As a dental hygienist I have quite a good understanding of dental insurance, based on the dental fees and codes I use every day at work. Now I realize I’m in Canada and insurance in Canada vs. the US is different (medical anyway) but my main point can probably be generalized no matter where you live. If you’ve ever looked at the breakdown of your healthcare insurance premiums, the dental insurance portion is usually substantially more than your medical portion (again, in Canada). I know for instance my sister-in-law has the option of paying something menial like $30.00 bi-weekly for medical, only or $100.00 bi-weekly for medical+dental. This is a pretty huge difference. I realize all plans are different but in general, dental is more than medical, maybe not by this much but by some percentage.

Having insurance is a very comforting thing for people. Dental insurance in particular because there is a notion that dentistry is outrageously expensive. Why I won’t argue it is expensive, for some people, they end paying more for insurance than they will EVER use in a lifetime of dentistry.

Who Needs Dental Insurance?

Before explaining why one may not need dental insurance, I will explain who probably will need it. Dentistry has changed substantially over the last 40-50 years. The focus has shifted 180 from restorative to preventative. It use to be that you only went to the dentist if you had a problem, they dealt with that one problem and you were on your merry way. This is still the way for a major portion of the world, but in North America, most of Europe and parts of Middle East, the focus is on prevention, especially starting at an early age. With all this in mind, if you’re over the age of 40 or so, it stands to reason that you grew up in the ‘older model’ of dentistry regardless of where in the world you are from.

From this I will make some assumptions. You probably:

  1. Don’t have the best memories of childhood dentistry
  2. Have some form of restorative work done in your mouth (fillings/crowns/root canals)
  3. Have, over the past 40 years had to maintain your restorative work (repairing fillings, fixed broken or cracked teeth/fillings, replaced bridges/crowns etc).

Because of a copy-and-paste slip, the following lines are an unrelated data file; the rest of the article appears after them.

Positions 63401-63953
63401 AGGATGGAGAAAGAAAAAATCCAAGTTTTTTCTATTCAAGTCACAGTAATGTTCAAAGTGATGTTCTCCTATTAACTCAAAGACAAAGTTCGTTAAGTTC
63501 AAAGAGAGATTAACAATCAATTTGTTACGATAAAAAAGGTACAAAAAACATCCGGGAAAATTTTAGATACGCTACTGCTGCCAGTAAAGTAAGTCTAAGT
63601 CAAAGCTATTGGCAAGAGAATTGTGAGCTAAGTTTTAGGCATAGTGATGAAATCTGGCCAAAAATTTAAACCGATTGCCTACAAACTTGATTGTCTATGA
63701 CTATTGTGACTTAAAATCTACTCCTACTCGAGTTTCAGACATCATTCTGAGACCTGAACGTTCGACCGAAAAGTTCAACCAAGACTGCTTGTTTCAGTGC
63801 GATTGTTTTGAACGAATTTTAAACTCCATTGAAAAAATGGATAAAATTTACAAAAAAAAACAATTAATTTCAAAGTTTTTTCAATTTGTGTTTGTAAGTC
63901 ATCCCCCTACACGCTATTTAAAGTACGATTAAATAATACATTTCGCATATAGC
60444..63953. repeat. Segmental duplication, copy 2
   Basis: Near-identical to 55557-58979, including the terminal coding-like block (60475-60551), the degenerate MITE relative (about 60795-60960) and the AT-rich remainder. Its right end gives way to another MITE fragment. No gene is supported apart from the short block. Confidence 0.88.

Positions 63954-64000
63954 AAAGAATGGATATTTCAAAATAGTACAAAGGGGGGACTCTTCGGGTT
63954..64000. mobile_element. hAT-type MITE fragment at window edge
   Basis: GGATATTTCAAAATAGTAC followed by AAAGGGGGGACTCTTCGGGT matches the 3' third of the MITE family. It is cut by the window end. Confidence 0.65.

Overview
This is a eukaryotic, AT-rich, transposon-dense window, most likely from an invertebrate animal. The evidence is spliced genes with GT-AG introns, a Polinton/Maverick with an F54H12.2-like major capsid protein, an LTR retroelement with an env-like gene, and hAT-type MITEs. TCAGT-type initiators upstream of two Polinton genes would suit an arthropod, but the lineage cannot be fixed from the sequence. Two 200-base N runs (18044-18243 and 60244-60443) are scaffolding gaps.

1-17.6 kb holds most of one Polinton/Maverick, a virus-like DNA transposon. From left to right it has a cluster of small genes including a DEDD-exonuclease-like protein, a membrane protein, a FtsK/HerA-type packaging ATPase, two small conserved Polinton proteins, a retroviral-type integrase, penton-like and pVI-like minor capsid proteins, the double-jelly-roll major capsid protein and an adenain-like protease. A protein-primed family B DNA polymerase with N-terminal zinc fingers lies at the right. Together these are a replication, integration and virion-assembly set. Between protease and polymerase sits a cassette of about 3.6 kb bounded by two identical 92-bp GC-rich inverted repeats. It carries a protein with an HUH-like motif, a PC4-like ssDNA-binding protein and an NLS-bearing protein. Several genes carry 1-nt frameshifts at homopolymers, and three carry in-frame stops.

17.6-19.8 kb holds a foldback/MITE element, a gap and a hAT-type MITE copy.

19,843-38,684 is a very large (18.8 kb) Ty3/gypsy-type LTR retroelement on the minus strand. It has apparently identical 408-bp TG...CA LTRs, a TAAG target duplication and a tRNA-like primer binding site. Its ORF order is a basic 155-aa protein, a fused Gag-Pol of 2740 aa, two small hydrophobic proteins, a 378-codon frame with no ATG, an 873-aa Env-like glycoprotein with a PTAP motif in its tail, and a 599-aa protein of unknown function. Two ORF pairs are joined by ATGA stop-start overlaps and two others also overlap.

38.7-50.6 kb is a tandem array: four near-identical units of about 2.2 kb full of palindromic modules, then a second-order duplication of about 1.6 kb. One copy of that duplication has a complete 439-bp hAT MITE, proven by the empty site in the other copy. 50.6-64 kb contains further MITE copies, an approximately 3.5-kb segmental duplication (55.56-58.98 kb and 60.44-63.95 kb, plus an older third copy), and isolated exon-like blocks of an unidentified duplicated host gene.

If this is the case, you should probably keep your insurance. If this is not the case, you’re a minority.

Source: Turner Pediatric Dentistry

Who Doesn’t Need Dental Insurance?

I’m happy to say I am 100% dental-restoration free. I have no fillings of any sort. Luck?, No. The fact is, is that I grew up in a city with a fluoridated water supply, started seeing the hygienist for bi-annual cleanings at a very young age, brush and floss regularly and had dental sealants applied when I was a child. I am thankful to say this is a more common trend among children these days. Not that early childhood caries (baby bottle decay) isn’t still a rampant global problem (dental caries is the number one bacterial infection in the world) but there are more cavity-free children and adults in the world because of advances in dentistry, regular fluoride usage, overall knowledge and prevention.

If you are like many people I see every day in my chair, you come to the dentist every 6 months for a ‘cleaning’ and may need the odd restoration done (small cavity), but in general, the need for major restorative work in younger populations is decreasing. Based on general dental fees in Canada let’s look at what you’re paying for (all very approximate prices):

Bi-Annual Cleaning:

  • Scaling (the ‘scrapping’): $70.00-$120.00 depending on time/amount of deposit present.
  • Polishing: $20.00
  • X-rays once/year: $15.00-$30.00
  • Fluoride Treatment: $12.00
  • Check-up with dentist: $50.00

Total: $217 (based on $120 for scaling) and since usually you only ‘need’ a check-up, assuming everything is fine, every 12 months, as well as x-rays, your second bi-annual appointment will only cost $152.00. An annual total of $369.00. That’s less than $31.00/month. I can’t say I know anyone who pays less than $31.00/month in dental insurance premiums. Even if you break a tooth and need a filling every 5 years of $250.00 (healthy cost assumption) or God forbid, a Crown once in your lifetime of $1,000…still much less than most dental insurance premiums.

Setting aside $50.00 a month in your budget to pay for dentistry in CASH is probably cheaper than paying for your dental insurance portions.